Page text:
Gesture studies from Yulia Lipnitskaya, You Don’t Give Up on Love, Olympics 2014.
Maratus volans, better known as the Peacock Spider. The brilliant colouring is not just for decoration but also to attract females. The peacock spider has earned its name when he courts with his mate through dancing. Like a peacock, he raises his two magnificently coloured flaps and dances for the female.
These fuzzy little guys, some just a few millimeters in length, have intricate, species-specific dance moves. Not only are they likely displaying their health and vigor to potential mates, but they are also reminding females that they are the same species, so, like “please don’t eat me, hun!”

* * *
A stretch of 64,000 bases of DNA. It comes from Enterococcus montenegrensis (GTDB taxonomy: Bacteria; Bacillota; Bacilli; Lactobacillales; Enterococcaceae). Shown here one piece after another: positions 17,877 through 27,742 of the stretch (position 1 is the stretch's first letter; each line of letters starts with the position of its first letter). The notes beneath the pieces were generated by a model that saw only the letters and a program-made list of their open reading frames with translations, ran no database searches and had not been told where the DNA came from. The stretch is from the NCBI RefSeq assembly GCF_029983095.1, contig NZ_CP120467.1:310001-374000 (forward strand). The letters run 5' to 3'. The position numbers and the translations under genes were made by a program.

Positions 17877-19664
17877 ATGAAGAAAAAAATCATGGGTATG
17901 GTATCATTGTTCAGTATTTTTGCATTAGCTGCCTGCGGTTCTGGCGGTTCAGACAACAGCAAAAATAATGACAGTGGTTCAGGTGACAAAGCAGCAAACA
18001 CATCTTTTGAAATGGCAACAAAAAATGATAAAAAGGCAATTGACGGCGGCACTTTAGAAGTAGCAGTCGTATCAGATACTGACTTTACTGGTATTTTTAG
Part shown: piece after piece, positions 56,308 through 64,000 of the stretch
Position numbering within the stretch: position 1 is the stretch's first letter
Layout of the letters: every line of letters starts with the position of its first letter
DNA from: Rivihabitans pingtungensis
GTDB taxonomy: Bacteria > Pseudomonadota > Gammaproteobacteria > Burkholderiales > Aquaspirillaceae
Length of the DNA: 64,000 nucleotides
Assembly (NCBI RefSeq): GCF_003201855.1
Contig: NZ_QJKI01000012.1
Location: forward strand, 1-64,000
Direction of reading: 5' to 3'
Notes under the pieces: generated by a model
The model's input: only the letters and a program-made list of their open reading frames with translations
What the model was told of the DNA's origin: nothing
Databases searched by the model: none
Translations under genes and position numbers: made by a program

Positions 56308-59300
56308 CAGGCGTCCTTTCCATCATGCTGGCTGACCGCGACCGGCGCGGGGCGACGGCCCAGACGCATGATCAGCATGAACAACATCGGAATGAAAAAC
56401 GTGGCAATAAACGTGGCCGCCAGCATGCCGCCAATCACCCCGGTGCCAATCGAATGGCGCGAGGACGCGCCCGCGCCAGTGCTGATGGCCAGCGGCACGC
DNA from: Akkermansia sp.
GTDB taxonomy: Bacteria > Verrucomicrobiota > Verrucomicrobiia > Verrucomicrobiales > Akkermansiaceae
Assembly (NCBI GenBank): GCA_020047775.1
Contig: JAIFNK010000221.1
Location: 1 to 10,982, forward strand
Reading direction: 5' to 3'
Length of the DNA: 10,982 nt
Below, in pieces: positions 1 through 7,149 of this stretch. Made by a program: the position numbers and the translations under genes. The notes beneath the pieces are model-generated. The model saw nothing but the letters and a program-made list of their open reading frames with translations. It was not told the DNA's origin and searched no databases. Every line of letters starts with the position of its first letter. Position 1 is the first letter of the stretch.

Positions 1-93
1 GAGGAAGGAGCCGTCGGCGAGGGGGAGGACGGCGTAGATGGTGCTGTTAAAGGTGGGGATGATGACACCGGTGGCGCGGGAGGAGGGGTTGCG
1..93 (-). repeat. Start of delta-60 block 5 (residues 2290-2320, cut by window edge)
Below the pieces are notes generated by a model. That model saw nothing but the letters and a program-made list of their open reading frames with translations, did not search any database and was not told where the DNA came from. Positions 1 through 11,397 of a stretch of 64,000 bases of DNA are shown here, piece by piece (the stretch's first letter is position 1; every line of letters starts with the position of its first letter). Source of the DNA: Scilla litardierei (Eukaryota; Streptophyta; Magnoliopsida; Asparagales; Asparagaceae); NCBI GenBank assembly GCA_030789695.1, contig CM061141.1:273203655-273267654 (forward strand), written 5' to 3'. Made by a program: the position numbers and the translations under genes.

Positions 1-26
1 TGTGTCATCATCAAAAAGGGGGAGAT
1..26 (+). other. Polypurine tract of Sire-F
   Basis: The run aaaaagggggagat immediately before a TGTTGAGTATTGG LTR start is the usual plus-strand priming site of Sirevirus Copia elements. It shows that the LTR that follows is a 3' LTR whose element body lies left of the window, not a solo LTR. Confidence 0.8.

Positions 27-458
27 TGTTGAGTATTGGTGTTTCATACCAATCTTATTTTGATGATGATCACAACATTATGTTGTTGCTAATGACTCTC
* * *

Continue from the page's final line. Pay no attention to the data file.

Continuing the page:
If you want to learn more about this arachnid tango, head over to Wired and read all about it. If you’d really want to dig in to the science of peacock spider dancing, including the sounds that go along with this eight-legged twerking display, here’s an open-access paper at PLOS One.
FAVORITE. Look how he dances! Look!
anonymous (via the-r-world)
tu y yo oscar :)